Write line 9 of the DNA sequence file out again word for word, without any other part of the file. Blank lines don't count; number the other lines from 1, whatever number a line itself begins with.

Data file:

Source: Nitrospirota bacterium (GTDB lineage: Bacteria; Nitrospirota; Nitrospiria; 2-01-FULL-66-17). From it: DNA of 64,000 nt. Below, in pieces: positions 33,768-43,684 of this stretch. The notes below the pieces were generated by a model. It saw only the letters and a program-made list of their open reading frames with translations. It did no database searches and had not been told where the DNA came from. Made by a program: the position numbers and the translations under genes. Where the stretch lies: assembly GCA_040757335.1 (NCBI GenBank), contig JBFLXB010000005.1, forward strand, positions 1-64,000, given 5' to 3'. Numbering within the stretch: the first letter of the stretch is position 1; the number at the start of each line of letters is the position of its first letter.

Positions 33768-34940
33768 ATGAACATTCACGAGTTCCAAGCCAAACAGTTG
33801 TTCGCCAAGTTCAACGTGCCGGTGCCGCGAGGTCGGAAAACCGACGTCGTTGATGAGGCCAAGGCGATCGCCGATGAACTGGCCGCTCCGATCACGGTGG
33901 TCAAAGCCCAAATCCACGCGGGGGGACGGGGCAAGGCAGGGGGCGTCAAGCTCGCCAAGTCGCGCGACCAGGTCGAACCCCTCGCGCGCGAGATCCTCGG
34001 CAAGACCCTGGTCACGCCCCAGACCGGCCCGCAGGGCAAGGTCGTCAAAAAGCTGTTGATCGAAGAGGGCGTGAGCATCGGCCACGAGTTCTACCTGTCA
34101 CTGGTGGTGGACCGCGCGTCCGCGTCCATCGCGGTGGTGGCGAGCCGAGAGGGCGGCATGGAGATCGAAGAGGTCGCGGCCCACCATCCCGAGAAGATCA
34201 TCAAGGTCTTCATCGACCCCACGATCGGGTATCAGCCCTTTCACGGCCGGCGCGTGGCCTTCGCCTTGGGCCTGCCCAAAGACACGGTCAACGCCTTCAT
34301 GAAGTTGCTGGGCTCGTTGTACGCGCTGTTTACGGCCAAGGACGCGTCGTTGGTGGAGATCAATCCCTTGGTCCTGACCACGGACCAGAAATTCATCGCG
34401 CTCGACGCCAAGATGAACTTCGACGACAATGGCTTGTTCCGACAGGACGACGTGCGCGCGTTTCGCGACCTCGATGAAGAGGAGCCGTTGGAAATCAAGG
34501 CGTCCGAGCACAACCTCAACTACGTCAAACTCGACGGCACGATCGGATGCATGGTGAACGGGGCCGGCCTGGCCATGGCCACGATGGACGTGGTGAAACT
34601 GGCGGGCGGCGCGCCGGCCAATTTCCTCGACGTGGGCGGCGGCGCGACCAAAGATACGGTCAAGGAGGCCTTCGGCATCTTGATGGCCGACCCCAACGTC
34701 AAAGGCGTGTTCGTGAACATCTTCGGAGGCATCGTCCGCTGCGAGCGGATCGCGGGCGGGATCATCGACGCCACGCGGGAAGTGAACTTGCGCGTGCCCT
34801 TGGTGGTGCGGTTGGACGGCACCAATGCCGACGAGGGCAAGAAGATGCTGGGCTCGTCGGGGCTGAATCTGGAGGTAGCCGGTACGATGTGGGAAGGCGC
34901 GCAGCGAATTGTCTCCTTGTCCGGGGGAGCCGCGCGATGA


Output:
34301 GAAGTTGCTGGGCTCGTTGTACGCGCTGTTTACGGCCAAGGACGCGTCGTTGGTGGAGATCAATCCCTTGGTCCTGACCACGGACCAGAAATTCATCGCG